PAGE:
Expenses on Customer Experience enhancement – Is it a cost or an Investment?

When a manufacturing organization looks at developing a product and further for enhancements of its features and functionalities – all expenses incurred for the same are viewed as investments and there is never a confusion around the same. Whether it is for R&D, competitive benchmarking studies, testing labs, etc. Indeed the ‘experience’ while using the ‘product’ serves as the competitive differentiator. So, anything spent in this regard that will help raise the ‘experience’ of product usage is clearly an investment – and there is no confusion around the same.

The dilemma arise afterwards.

Should a customer need any advise/guidance/help after they have bought the product – is the expense of providing the same a ‘cost’ or an ‘investment’ to deliver a good post-sales experience? If seen as a ‘cost’ the focus shifts on cost curtailment by various means – limiting access points, shifting the responsibility to trade, creating digital self-help channels that do not serve the needs of customers well, under-resourcing manpower, etc. Viewing the same expense from an ‘investment lens’ leads to ensuring multiple support channels are made accessible to customers to get prompt response for information and services. Self-help capabilities are created for customers to avail, if they choose to do so. Also, the services so provided are measured and monitored regularly so as to ensure the ‘support experience’ is best in class.

Since Customer Experience is a sum total of all touchpoint experiences – any expense incurred to enhance or improve the touchpoint experience should therefore always be treated as an ‘investment’ and never a ‘cost’.

R&D expense is incurred to improve a ‘product experience’ and the ROI of the expenses comes from better ‘competitive rankings’ and better sales. Similarly, expenses incurred to improve any touchpoint experience gets its ROI from higher recommendation scores, repeat purchases, and stronger brand loyalty (buying other products of the brand).

While it is true that expenses incurred in enhancing customer experience are always an ‘investment’ and never a ‘cost’, however CX Leaders have to see how this investment can be made more efficient.

1. Investments made for improving/enhancing each touchpoint experience should be done only after properly understanding customer expectations of different customer segments. Here the ‘Customer Segmentation’/’VOC’ programs of organizations are extremely important to be in place. Rightly designed and deployed CX program will ensure expenses incurred are well aligned with meeting targeted customer segment expectations.

2. Customer needs for support should be categorized into avoidable/unavoidable reasons and their agent support needs as desirable/undesirable.

  • Avoidable – Reasons for seeking support that shouldn’t have arisen at the first instance e.g., if customer education was done right during purchase/installation stage or due to a process, communication gap from the company. Expenses incurred around these are ‘costs’ so necessary process corrections or more robust customer education methodologies (e.g., video-based) should be deployed here to bring down the calls and thereby costs.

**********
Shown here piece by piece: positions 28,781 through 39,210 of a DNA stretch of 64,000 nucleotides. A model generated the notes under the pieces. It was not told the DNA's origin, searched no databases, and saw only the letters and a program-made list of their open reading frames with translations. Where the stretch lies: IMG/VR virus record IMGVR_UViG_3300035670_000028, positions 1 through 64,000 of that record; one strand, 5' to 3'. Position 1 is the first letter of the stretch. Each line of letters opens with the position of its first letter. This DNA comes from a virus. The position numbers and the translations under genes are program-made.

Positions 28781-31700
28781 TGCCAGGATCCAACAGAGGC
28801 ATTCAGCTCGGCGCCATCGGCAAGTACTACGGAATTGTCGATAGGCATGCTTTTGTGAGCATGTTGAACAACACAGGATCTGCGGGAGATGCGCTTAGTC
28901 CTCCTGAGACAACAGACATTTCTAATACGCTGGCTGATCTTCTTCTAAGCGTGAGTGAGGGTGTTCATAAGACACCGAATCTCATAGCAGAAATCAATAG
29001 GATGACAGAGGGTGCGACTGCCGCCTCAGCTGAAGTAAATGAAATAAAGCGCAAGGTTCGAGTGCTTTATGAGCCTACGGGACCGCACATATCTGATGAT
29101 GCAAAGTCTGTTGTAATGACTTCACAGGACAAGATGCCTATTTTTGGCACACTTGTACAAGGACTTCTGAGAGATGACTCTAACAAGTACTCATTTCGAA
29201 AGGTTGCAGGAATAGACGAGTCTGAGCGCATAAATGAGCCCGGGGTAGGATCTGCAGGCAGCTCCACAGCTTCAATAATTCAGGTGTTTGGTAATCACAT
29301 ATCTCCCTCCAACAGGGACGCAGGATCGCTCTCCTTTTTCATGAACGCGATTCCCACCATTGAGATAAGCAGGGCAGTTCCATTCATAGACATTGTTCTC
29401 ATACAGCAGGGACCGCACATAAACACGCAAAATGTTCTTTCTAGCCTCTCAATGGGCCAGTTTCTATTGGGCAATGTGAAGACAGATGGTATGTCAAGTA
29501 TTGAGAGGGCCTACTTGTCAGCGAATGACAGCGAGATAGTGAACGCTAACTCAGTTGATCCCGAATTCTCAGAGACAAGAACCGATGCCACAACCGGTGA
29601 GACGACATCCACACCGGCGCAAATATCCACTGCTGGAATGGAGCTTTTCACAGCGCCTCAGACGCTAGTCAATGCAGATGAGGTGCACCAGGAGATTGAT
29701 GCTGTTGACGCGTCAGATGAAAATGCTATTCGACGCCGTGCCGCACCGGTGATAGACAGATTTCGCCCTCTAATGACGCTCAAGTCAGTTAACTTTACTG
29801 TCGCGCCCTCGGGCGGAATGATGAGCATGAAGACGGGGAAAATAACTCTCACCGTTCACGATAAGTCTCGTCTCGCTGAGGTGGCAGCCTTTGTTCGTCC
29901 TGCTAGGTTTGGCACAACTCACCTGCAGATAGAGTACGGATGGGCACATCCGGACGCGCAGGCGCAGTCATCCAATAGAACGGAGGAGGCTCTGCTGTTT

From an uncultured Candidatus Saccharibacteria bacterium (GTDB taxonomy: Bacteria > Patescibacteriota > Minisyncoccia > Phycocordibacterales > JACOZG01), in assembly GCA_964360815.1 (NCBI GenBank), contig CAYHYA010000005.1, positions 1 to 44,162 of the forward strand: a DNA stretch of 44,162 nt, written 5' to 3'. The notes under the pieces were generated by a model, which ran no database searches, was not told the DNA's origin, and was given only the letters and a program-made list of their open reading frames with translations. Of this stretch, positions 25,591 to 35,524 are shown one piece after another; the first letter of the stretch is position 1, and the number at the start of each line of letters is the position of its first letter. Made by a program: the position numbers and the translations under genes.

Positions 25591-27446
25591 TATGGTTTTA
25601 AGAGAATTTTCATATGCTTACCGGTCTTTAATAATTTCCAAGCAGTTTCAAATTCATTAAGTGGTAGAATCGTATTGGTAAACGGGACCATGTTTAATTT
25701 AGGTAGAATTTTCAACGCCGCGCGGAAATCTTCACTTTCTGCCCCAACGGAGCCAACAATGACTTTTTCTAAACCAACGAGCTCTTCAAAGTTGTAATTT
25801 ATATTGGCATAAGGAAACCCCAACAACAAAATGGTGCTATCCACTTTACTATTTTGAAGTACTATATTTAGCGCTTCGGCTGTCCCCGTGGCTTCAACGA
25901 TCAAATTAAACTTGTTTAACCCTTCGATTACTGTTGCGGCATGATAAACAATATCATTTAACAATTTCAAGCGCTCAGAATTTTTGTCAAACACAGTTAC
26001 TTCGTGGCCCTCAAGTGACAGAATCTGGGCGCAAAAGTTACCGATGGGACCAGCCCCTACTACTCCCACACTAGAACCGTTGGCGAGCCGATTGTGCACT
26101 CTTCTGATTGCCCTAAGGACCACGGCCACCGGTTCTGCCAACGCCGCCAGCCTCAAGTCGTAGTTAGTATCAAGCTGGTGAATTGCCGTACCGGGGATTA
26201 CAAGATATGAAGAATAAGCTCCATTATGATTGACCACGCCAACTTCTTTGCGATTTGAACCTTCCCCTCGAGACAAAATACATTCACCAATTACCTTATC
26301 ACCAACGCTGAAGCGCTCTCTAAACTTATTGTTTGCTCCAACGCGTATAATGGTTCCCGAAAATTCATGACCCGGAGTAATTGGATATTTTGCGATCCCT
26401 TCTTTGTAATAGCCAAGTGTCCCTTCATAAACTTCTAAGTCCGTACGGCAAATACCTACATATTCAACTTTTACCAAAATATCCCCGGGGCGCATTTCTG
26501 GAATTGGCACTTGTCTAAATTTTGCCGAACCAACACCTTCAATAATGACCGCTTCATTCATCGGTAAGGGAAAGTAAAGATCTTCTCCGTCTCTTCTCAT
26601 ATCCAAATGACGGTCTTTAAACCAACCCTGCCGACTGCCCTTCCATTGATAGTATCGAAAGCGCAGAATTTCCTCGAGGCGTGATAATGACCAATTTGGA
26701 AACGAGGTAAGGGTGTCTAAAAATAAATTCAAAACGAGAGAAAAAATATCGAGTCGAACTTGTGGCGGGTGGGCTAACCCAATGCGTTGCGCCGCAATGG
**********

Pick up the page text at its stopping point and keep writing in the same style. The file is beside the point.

• Unavoidable – Genuine support needs of customers during usage of the product/service that have to be provided for by the organization. Expenses incurred for delivering memorable experience to meet this expectation of customers whether for manpower, technology, process improvement, training, audit, etc to uplift the experience are all investments.

Similarly, it is seen that often ‘agent support’ for customers is usually seen as a ‘cost’ that has to be reduced anyhow – leading to a situation where the organization designs the support center in a manner that tries to get the customer to go through complicated automated response systems and making access to agent difficult. Chatbots are deployed with poor experience for customers when they are best served by an agent. Customers often have to wait for a long duration (often for 15-30 minutes) before they are able to reach an agent.

It is recommended to do a segregation of customer calling reasons to have clarity on where expenses are ‘investment’ and where it is a ‘cost’.

  • Desirable calls: Where customers want to speak to an agent for making purchase decisions or addressing urgent needs in emergency situations are desirable calls. Expenses here are investments and it should be done to make this a seamless, memorable experience for callers. An apt example for this will be an airplane passenger needing a change in date for his flight or take additional services. These services provide additional revenue to airlines and a customer expects a quick connect to complete his requirement. Today it is a frustrating experience to even reach an agent in many cases.
  • Undesirable calls: Customer calls that come for support where efficient self-help options are there or where the information is available in the public domain, etc. Expenses incurred for attending to these kinds of calls are ‘costs’ so every action/strategy should be deployed to reduce these undesirable calls or have them attended by chatbots/diverted to self-help channels.

The clarity in expenses for investment in building Customer Experience at different touchpoints for unavoidable/desirable calling reasons and reducing/eliminating cost at avoidable/undesirable points will help unlock huge potential and reduce the dilemma that organizations face. CX Leaders have to help in unraveling this with analysis/data and customer insights.

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